Sometimes being on top isn’t enough.
In 2017, Fort Mill School District in South Carolina became the top-rated district in the state, garnering national acclaim for its students’ academic achievements, and being named to The College Board’s AP District Honor Roll. But the district’s leaders knew they could reach even greater heights. The challenge was – how can they get there?
When it underwent its AdvancED accreditation in 2017, the district had every right to expect great results. So when officials got the accreditation report back, they were surprised to find one small note of discord: Student engagement, while satisfactory, was lower than administrators wanted.
“It was not where we wanted to be as compared to our normally high achievement results,” says Marty McGinn, the district’s assistant superintendent of curriculum and human resources.
At the time, district officials were in the process of reexamining their curriculum, mostly to make sure students were college and career ready according to the state’s Profile of the Graduate.
When officials considered the engagement of their students, as well as the recognition that various schools were offering different STEM activities, only one choice addressed all these issues. The choice—to increase offerings in STEAM topics—was quickly agreed upon. STEAM refers to the basic STEM topics, science, technology, engineering, and math, with the arts included.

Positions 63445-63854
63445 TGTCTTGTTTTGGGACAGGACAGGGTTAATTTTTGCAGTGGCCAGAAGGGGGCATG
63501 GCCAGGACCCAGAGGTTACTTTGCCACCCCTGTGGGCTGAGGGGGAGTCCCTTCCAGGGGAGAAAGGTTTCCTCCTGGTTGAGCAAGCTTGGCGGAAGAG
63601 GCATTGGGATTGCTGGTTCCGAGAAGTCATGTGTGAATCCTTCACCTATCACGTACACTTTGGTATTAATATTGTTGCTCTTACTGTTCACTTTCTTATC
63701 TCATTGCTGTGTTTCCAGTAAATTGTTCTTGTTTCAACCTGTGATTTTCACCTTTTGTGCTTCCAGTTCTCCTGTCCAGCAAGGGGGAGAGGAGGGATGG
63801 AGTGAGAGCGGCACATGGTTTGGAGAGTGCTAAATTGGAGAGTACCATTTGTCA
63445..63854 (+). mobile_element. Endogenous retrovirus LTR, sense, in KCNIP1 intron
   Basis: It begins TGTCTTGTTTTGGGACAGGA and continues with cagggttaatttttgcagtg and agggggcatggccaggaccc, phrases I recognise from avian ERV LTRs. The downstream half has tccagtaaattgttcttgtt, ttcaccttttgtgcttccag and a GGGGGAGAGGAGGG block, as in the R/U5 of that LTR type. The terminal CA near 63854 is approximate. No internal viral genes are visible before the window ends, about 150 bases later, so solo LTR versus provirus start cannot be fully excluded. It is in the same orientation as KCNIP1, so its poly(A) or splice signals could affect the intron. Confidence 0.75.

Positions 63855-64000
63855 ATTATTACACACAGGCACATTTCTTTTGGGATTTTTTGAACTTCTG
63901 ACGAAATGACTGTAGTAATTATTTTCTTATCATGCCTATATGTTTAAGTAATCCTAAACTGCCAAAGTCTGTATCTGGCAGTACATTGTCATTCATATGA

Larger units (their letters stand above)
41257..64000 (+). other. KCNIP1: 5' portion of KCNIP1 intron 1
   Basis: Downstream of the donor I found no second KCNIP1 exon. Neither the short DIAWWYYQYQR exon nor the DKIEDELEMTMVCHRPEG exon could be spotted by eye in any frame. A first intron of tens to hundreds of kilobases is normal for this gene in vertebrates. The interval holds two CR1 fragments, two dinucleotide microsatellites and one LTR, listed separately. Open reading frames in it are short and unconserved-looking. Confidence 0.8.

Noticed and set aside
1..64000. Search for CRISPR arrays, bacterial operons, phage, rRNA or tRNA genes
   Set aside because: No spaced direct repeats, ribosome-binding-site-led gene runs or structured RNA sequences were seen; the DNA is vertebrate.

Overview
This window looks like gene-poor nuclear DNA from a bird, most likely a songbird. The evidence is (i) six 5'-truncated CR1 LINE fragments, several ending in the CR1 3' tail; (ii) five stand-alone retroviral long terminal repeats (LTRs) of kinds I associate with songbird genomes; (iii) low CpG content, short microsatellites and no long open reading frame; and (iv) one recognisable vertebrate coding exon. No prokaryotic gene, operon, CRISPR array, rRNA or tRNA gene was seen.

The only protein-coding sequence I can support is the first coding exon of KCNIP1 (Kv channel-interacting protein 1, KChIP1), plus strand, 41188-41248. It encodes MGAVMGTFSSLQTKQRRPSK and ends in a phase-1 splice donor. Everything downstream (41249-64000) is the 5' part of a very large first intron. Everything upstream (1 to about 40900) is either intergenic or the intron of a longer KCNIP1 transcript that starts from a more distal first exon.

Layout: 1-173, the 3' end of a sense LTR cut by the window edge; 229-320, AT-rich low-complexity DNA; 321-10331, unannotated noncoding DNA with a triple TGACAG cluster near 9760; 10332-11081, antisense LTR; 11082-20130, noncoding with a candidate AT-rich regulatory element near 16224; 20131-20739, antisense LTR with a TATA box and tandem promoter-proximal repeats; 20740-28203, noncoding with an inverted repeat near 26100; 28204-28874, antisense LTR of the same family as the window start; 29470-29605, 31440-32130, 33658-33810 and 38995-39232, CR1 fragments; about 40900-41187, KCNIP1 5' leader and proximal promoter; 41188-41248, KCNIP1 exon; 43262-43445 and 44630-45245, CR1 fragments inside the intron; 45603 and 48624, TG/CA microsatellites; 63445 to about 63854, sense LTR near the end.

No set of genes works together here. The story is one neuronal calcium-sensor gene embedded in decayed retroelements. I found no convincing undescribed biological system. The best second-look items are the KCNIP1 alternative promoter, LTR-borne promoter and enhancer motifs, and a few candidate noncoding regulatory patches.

But even administrators couldn’t have guessed how well the changes would be accepted both inside and outside their classrooms. In just the first year of the district’s shift in focus, the effort has been well received by students, the school board, and especially teachers.
“We had a lot of STEAM activities going on here and there,” says McGinn of the district’s 16 schools. “But we’re a growing district, and we needed something that could bring everyone to the table.”
After mapping where district leaders knew they needed to be, they had to decide how to get there, which meant weighing the options for programs to implement and who could help them through this transition. In April 2017, the leaders hosted a strategic planning session.
To provide some guidance, Fort Mill’s leaders invited Cindy Moss, vice president of global STEM initiatives at Discovery Education, to speak with school and district leaders, along with students. Moss envisioned a classroom ecosystem where all teachers and students were immersed in STEM.
“Schools need to provide experiences that allow students to become ‘glocal,’” said Moss. “They should walk outside their school to find local problems and be able to see how their local problems fit into the global scheme of things. Adults should stop just dispensing knowledge and allow students to solve real-world problems.”